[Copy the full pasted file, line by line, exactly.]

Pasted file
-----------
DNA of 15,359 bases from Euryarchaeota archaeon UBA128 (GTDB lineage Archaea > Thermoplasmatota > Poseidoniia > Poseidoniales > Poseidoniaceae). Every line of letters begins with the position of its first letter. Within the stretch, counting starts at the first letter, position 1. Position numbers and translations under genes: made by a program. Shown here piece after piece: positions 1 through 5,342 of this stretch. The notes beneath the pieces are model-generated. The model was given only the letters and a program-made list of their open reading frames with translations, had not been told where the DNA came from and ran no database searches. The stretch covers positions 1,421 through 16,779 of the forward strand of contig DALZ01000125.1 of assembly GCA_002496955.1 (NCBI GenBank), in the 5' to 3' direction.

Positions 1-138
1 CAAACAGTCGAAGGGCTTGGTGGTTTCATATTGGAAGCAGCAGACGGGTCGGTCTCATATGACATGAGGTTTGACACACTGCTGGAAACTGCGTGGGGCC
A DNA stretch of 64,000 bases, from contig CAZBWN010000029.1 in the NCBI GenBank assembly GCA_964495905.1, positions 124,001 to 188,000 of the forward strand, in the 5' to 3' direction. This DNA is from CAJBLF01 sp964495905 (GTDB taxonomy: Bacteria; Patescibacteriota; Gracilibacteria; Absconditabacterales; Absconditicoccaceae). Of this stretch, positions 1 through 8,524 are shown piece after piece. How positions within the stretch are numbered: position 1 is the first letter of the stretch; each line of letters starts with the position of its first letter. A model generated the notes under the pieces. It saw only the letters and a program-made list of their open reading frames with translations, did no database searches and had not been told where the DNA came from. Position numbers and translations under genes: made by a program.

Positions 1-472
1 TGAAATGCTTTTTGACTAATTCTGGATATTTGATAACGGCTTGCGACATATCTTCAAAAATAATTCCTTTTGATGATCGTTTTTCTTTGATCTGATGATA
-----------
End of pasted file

DNA of 15,359 bases from Euryarchaeota archaeon UBA128 (GTDB lineage Archaea > Thermoplasmatota > Poseidoniia > Poseidoniales > Poseidoniaceae). Every line of letters begins with the position of its first letter. Within the stretch, counting starts at the first letter, position 1. Position numbers and translations under genes: made by a program. Shown here piece after piece: positions 1 through 5,342 of this stretch. The notes beneath the pieces are model-generated. The model was given only the letters and a program-made list of their open reading frames with translations, had not been told where the DNA came from and ran no database searches. The stretch covers positions 1,421 through 16,779 of the forward strand of contig DALZ01000125.1 of assembly GCA_002496955.1 (NCBI GenBank), in the 5' to 3' direction.

Positions 1-138
1 CAAACAGTCGAAGGGCTTGGTGGTTTCATATTGGAAGCAGCAGACGGGTCGGTCTCATATGACATGAGGTTTGACACACTGCTGGAAACTGCGTGGGGCC
A DNA stretch of 64,000 bases, from contig CAZBWN010000029.1 in the NCBI GenBank assembly GCA_964495905.1, positions 124,001 to 188,000 of the forward strand, in the 5' to 3' direction. This DNA is from CAJBLF01 sp964495905 (GTDB taxonomy: Bacteria; Patescibacteriota; Gracilibacteria; Absconditabacterales; Absconditicoccaceae). Of this stretch, positions 1 through 8,524 are shown piece after piece. How positions within the stretch are numbered: position 1 is the first letter of the stretch; each line of letters starts with the position of its first letter. A model generated the notes under the pieces. It saw only the letters and a program-made list of their open reading frames with translations, did no database searches and had not been told where the DNA came from. Position numbers and translations under genes: made by a program.

Positions 1-472
1 TGAAATGCTTTTTGACTAATTCTGGATATTTGATAACGGCTTGCGACATATCTTCAAAAATAATTCCTTTTGATGATCGTTTTTCTTTGATCTGATGATA